At this point things on the blog are all out of order. I have writers block about Bali and Kuala Lempur (our adventrues that happened while my computer wouldn't charge), and we are already getting behind on adventures at home. So, let's skip ahead. I will revisit Bali and Kuala Lempur when the story returns to me. In the meantime...
“I am a genius,” I tell Andrew.
I’m sitting in Sonrisa’s cockpit, kicked back on her cushy new bean bags trying to figure out our best route home. We are making a visit to the US in April and May. Our renter has given us notice that he is leaving, and we will need to figure out what to do next. In addition, my little sister is graduating with her bachelors degree in psychology — GO LITTLE SISTER! — and I want to see her walk in her graduation cap. So, time for some research on air travel.
“Check my dates, makes sure I’m not crazy.” I ask Andrew
We both peer over my computer to check the plan for sure. Flying across the date line makes for some really screwy flight schedules.
“Ta-dahhhhhhhhhh!” I tell Andrew. “It’s a 20 hour layover in Beijing!” You wouldn’t think I’d be happy about this, but I am ecstatic. Not only do we have only two legs of flying, and a direct flight into Las Vegas, but we have 20 hours to explore China!
We tidy up Sonrisa, “complete” outstanding maintenance work (maintenance on a boat is never complete, people), then close all her through-hulls. I give her my customary big hug and kiss on her mast, then circle her hull with a splash of grog for Neptune in the hopes of currying favor to keep her safe.
Before we know it, we wake up on the tarmac in Beijing. We make our way through customs with our “24 hour” stamp. Then, our tour guides load us into a clean, comfortable, shiny black car with air conditioning and a bag of fruit. A gray haze hangs in the air, but the spring blossoms are popping on all the trees.
We are whisked away to Teneman Square where hundreds of thousands of Chinese people congregate after climbing out of their tour buses. Flags poke up here and there, marking the tour guide for each individual bus. We fall into the mass and march toward the Forbidden City in step with everyone else. Mostly to avoid getting trampled.
The Forbidden City is layer after layer of fortress, decorated with traditional Chinese symbology. Built in the 1400s, the compound was designed to keep the Emperor safe and his concubines comfortable.
The detail on the rooflines, inside and outside the buildings match the complexity of Chinese architecture and symbology.
We learn there is an evil spirit in China who is very short and has no knees. To protect the Emperor from this little devil, all the doorway thresholds have a tall copper ledge to step up and over. Women must step with their right foot, men with their left.
You can tell this lion is a lioness because she is stepping on her baby lion.
We dart through the jewelry museum. It’s a quick process, whether we are on a time schedule or not, because standing in line in China is a different process than any we are used to. For a few exhibits, all I can see is a wave of people’s heads, flowing by like an endless river. I wait to find a gap, but no gap comes.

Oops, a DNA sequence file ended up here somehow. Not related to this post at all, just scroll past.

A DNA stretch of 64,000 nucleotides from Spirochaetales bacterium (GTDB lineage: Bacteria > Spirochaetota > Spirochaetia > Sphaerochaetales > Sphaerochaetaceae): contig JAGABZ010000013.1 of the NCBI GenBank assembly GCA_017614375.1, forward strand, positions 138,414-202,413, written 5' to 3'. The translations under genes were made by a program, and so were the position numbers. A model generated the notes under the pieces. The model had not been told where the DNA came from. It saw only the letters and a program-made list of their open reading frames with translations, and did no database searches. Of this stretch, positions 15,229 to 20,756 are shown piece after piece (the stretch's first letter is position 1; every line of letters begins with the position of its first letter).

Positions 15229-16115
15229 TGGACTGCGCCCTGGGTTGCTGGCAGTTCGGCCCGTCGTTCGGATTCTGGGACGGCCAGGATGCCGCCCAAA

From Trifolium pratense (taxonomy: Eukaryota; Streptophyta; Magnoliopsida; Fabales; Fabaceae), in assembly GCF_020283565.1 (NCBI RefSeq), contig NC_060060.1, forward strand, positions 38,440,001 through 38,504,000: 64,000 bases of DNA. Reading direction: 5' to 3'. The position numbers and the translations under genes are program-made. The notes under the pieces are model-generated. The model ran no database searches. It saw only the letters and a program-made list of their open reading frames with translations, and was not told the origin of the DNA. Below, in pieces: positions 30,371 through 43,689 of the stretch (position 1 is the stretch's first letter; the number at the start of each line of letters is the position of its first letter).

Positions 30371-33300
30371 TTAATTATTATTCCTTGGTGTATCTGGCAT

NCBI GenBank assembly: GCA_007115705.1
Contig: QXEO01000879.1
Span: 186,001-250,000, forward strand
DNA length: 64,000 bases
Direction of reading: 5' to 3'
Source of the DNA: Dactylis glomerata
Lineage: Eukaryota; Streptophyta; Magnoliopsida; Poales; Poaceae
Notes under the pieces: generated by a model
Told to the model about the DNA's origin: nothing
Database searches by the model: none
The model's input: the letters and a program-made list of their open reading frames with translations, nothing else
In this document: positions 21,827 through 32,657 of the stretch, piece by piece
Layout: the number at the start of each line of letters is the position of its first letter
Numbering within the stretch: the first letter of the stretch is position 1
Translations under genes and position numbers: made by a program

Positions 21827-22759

“If you want to get in, you have to make space.” Our guide tells us. “It’s not rude. It’s just how we do it, here.”
So, I press my body up against the line, point my elbow in between one person and the next and slide into a gap I create for myself. The mass of humans shove and bump with impunity, “move along, move along, I want to see” the whole line seems to say. I take my turn and glance at the complicated head dresses and necklaces made of gems, jewels, feathers, jade and intricate metal work. It’s beautiful, I want to stare at each piece for hours…or at least ten seconds or so. Not to be. The line flows forward, with me in it. God forbid you want to turn around and go against the momentum. Forget it! Lucky Andrew foregoes the whole process, as his head sticks up two feet higher than the depth of the people-river.
When I pop out again our guide smiles at me. “Good job!” I laugh.
Next, we stop at a local’s restaurant where we take a seat for Pekking Duck and to sample the local beer. The duck is like caramel, a glazed, crispy skin with a layer of fat that melts in your mouth. We wrap the meat in a thin sheet of rice paper with cucumbers and a basil leaf. It pairs perfectly with the local lager.
After lunch, we make our trek out to the Great Wall of China. Click off a bucket list item in the span of a 20 hour layover? This is efficiency, people. We climb a million stairs that are terrifyingly steep, just to get the highest view to see the wall stretching further and further over mountain ridges. The Spring blossoms make for picturesque scenery; a haze of pollution makes the layers of mountains mysterious, hidden behind a veil.
To return back to the car, you can either take the chair lift that brought you to the wall or ride a luge slide down. We opted for the luge!
We make a quick stop at a strawberry stand and a grocery mart on the way back to the airport, but arrive back in Beijing early enough that we can rent a room in the airport (by the hour!) to take a shower and freshen up before our next leg. We eat dinner in the basement - the local’s secret to cheap and delicious airport food: noodles and dumplings. Then, we board our 13 hour flight.
This quick tour of Beijing felt like one of those tiny wooden spoonfuls of gelato - it only leaves you wanting more. China seems like it could be a fascinating place to explore, maybe we'll make a plan for a longer visit. In the meantime, the Oddgodfreys are headed "home". Where exactly is home? Home gets hazier for us every day.